Pesach Insurance Tip
Pesach – that time of year where even the tiniest crumb is important.
Some insurance cases which “turn on a word”:
Mr. Z. B. worked for the same firm for 30 years. In that period of time, he had a bituach menhalim policy that did not include permanent disability cover. He then moved to a new employer who took over the original bituach menhalim and agreed to carry on paying the premiums. The new employer also added an extra 2 ½ % ostensibly to add on disability cover. However, neither the employer nor his bookkeeping staff specified what the extra money was meant for. The insurance company (Migdal) simply added the extra amount to the savings part of the policy.
Unfortunately, Mr. Z.B. was then diagnosed with a brain tumor and was totally unable to work. The family claimed for the disability and this was rejected on the grounds that no one had ever asked for the disability cover to be added on, and that at least two yearly reports had been sent both to Mr. Z.B. and his employer.
Mr. Z.B. in turn claimed that there was obvious intent to add on the cover and in fact an additional amount of money had been paid in each month. The judge in the case criticized Migdal for using a “rosh katan”. However, this was not sufficient to counterbalance the fact that mere intention is not enough. Without some form of written request, there was simply no basis for the claim.
Moral: Check your own bituach menhalim – do not assume things and do not rely on the “יהיה בסדר” syndrome!
Citizen vs Insurance Company
Mrs. E. insured her Citroen with the Shirbit Insurance Company. On 5.11.12, the car was stolen. To Mrs. E’s dismay, the insurance company refused to pay on the grounds that she had had a previous car stolen in 1998. The insurance company claimed that one of the questions asked on the proposal form was whether there had been previous claims or thefts. Mrs. E. stated that she had answered fully and clearly that on the Citroen there had been no previous claims. She even produced a letter from her previous insurer. Shirbit claimed that the question related to all cars previously insured by Mrs. E. and that this was important and relevant information which Mrs. E. had hidden from the company.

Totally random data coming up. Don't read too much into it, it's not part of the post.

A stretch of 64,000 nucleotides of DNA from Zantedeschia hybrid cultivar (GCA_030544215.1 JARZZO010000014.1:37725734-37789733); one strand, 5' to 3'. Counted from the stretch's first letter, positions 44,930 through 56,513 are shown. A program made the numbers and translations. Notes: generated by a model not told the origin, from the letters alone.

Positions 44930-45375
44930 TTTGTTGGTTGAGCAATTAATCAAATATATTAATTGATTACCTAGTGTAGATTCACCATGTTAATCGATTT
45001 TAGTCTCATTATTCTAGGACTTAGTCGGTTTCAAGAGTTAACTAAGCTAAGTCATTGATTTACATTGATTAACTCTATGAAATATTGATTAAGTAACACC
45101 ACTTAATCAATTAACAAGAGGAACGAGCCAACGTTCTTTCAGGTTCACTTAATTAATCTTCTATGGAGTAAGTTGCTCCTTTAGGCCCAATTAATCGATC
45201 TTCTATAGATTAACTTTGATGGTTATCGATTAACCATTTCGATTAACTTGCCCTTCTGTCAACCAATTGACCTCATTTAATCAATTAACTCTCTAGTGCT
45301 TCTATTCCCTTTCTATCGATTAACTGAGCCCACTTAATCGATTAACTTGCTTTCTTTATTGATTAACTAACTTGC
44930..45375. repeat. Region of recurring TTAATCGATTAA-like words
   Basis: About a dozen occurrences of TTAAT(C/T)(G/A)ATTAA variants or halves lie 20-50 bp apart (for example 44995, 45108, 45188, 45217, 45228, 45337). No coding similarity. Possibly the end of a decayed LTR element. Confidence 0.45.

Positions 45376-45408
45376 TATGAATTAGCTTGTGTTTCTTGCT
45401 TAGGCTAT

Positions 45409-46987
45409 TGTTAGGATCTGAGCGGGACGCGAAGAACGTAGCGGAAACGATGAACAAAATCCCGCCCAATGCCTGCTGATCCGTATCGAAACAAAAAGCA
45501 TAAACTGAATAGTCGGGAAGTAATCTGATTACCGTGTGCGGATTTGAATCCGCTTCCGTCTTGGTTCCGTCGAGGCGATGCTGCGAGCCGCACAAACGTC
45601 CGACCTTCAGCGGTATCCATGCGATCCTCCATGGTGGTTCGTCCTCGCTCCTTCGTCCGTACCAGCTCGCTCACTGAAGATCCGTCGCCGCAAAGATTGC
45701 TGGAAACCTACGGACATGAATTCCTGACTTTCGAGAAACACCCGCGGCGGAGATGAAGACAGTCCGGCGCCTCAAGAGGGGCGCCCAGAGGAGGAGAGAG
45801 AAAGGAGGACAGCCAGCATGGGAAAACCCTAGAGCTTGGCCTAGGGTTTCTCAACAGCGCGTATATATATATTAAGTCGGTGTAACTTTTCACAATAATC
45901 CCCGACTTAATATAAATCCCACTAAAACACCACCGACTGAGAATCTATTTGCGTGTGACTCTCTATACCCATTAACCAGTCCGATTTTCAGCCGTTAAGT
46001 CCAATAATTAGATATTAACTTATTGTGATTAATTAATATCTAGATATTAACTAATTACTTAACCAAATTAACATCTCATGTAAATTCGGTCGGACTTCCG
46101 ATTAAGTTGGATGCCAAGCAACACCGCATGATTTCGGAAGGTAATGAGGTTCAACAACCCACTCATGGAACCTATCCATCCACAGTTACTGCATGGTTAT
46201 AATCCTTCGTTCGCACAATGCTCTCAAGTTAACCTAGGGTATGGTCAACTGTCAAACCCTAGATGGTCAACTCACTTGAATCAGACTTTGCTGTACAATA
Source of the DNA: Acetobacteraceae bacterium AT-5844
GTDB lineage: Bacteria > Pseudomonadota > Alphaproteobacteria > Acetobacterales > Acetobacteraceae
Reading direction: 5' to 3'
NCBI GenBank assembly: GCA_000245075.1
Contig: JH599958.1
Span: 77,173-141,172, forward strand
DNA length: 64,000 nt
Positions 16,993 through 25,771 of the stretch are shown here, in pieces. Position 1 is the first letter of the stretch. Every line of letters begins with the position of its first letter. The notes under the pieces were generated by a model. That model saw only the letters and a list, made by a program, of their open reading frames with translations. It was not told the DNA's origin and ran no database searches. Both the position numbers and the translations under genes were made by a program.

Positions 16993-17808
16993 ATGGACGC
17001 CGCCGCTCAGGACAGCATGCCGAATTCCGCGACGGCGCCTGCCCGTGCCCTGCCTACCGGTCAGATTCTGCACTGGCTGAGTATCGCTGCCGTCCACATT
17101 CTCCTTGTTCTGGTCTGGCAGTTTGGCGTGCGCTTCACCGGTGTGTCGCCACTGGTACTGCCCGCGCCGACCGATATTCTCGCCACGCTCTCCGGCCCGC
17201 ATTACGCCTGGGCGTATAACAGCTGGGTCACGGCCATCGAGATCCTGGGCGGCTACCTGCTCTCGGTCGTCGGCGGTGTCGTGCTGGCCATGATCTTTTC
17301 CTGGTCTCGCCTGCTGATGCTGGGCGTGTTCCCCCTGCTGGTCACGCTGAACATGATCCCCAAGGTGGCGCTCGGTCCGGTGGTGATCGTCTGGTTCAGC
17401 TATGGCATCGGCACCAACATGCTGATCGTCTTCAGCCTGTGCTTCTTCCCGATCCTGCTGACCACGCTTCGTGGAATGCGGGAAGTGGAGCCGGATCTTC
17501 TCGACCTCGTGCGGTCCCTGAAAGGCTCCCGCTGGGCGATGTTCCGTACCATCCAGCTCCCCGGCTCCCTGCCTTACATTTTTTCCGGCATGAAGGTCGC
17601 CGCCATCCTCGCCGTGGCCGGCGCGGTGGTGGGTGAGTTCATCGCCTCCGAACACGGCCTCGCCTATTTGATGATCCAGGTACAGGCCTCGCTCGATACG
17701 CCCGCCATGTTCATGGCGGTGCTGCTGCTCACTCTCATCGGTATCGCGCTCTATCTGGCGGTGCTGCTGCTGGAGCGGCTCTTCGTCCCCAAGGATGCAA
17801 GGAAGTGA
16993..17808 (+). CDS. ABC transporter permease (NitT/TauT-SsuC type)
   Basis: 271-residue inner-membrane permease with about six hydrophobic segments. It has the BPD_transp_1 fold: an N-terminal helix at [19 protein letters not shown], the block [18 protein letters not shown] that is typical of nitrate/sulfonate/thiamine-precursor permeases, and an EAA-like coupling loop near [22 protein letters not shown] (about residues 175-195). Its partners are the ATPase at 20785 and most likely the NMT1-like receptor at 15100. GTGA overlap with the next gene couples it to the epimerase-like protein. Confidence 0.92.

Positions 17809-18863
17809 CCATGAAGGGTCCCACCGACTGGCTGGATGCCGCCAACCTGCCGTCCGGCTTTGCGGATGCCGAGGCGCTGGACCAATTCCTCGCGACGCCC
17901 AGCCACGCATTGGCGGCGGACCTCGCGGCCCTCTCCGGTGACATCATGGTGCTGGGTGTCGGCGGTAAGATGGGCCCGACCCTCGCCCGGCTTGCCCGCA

The court held that if on the insurance company form itself the question did not appear directly, they did obviously not regard it as being important and relevant information. Mrs. E. was not, therefore, expected to volunteer such information. Shirbit paid up the NIS 69,000 for the claim, and Mrs. E. went home smiling!
- Your son/daughter is now home from Yeshiva/Army/Seminary and wants the car! Make sure that you have added on young drivers to your motor policy. This usually has to be done by sending an email to your agent specifically requesting that this be added on.
- Visitors using your car – what is the law regarding foreign driving licenses??
A quick quiz
- An Oleh can drive for 3 years on his/her foreign license – Y/N
- As long as you retain your tourist status, you can drive on your foreign license indefinitely – Y/N
- If you’re a returning Israeli and you took out a foreign license just before coming to Israel, you can transfer this to an Israeli license – Y/N
*See bottom of article for the answers
A quick summary
- Oleh Chadash, Tourist, Returning Resident, Temporary Resident Needs an Israeli license? Not immediately.
Period of time? Up to 1 year from date of entry to Israel.
- Tourist/Student (coming in and out of Israel during the year)
Period of time is unclear in the law, each case to be decided separately.Usually, each new entry to Israel starts the process again.
- Transferring a foreign license to an Israeli license
Oleh Chadash – license can be transferred within 3 years of being in Israel, on condition that foreign license was issued before the Aliyah date.
Temporary Resident, Tourist, Returning Israeli -license can be transferred within a year of arrival in Israel, on condition that it has been valid for at least 6 months. For all transfers, one needs to take a simplified lesson/test, contact a local driving school.
So, all of you driving with valid New York licenses, but not valid Israel licenses….don’t take the chance!!
* All answers to the quiz are NO!
חג כשר ושמח!